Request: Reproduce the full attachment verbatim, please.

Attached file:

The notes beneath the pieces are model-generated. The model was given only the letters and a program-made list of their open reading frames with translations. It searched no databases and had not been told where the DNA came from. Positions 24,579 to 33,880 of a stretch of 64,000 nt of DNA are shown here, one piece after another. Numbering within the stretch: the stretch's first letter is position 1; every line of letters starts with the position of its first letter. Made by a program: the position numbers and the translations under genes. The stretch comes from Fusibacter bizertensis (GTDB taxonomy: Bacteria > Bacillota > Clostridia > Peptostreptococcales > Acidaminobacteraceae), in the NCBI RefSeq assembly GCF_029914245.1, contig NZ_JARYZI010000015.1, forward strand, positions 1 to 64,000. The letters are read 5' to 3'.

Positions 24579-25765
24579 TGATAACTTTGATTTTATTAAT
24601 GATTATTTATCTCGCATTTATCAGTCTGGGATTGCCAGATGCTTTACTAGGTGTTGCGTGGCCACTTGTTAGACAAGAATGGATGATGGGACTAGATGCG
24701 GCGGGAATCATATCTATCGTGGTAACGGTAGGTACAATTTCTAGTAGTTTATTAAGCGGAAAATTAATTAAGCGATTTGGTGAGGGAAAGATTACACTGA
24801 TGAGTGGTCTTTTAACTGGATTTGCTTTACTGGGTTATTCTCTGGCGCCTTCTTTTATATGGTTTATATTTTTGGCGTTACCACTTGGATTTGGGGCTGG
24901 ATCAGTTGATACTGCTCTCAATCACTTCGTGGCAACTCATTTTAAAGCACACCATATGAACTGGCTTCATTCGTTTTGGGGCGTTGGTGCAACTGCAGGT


The notes beneath the pieces are model-generated. The model was given only the letters and a program-made list of their open reading frames with translations. It searched no databases and had not been told where the DNA came from. Positions 24,579 to 33,880 of a stretch of 64,000 nt of DNA are shown here, one piece after another. Numbering within the stretch: the stretch's first letter is position 1; every line of letters starts with the position of its first letter. Made by a program: the position numbers and the translations under genes. The stretch comes from Fusibacter bizertensis (GTDB taxonomy: Bacteria > Bacillota > Clostridia > Peptostreptococcales > Acidaminobacteraceae), in the NCBI RefSeq assembly GCF_029914245.1, contig NZ_JARYZI010000015.1, forward strand, positions 1 to 64,000. The letters are read 5' to 3'.

Positions 24579-25765
24579 TGATAACTTTGATTTTATTAAT
24601 GATTATTTATCTCGCATTTATCAGTCTGGGATTGCCAGATGCTTTACTAGGTGTTGCGTGGCCACTTGTTAGACAAGAATGGATGATGGGACTAGATGCG
24701 GCGGGAATCATATCTATCGTGGTAACGGTAGGTACAATTTCTAGTAGTTTATTAAGCGGAAAATTAATTAAGCGATTTGGTGAGGGAAAGATTACACTGA
24801 TGAGTGGTCTTTTAACTGGATTTGCTTTACTGGGTTATTCTCTGGCGCCTTCTTTTATATGGTTTATATTTTTGGCGTTACCACTTGGATTTGGGGCTGG
24901 ATCAGTTGATACTGCTCTCAATCACTTCGTGGCAACTCATTTTAAAGCACACCATATGAACTGGCTTCATTCGTTTTGGGGCGTTGGTGCAACTGCAGGT